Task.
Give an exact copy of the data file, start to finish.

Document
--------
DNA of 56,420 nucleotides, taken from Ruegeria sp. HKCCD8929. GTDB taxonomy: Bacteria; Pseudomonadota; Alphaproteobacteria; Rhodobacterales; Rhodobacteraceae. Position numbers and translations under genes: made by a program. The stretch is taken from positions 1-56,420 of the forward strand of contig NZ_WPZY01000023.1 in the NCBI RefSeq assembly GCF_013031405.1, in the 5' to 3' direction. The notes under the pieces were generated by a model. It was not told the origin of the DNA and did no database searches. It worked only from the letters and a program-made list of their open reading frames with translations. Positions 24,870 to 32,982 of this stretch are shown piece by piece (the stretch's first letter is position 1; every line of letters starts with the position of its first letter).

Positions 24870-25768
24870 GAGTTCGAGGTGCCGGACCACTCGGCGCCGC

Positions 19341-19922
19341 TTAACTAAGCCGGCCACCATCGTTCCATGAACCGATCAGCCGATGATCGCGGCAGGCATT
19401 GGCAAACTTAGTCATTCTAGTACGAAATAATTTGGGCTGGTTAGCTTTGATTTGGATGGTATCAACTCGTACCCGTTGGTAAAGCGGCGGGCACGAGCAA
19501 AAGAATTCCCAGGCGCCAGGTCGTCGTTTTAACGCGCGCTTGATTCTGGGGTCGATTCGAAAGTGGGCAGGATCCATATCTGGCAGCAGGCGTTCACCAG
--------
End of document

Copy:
DNA of 56,420 nucleotides, taken from Ruegeria sp. HKCCD8929. GTDB taxonomy: Bacteria; Pseudomonadota; Alphaproteobacteria; Rhodobacterales; Rhodobacteraceae. Position numbers and translations under genes: made by a program. The stretch is taken from positions 1-56,420 of the forward strand of contig NZ_WPZY01000023.1 in the NCBI RefSeq assembly GCF_013031405.1, in the 5' to 3' direction. The notes under the pieces were generated by a model. It was not told the origin of the DNA and did no database searches. It worked only from the letters and a program-made list of their open reading frames with translations. Positions 24,870 to 32,982 of this stretch are shown piece by piece (the stretch's first letter is position 1; every line of letters starts with the position of its first letter).

Positions 24870-25768
24870 GAGTTCGAGGTGCCGGACCACTCGGCGCCGC

Positions 19341-19922
19341 TTAACTAAGCCGGCCACCATCGTTCCATGAACCGATCAGCCGATGATCGCGGCAGGCATT
19401 GGCAAACTTAGTCATTCTAGTACGAAATAATTTGGGCTGGTTAGCTTTGATTTGGATGGTATCAACTCGTACCCGTTGGTAAAGCGGCGGGCACGAGCAA
19501 AAGAATTCCCAGGCGCCAGGTCGTCGTTTTAACGCGCGCTTGATTCTGGGGTCGATTCGAAAGTGGGCAGGATCCATATCTGGCAGCAGGCGTTCACCAG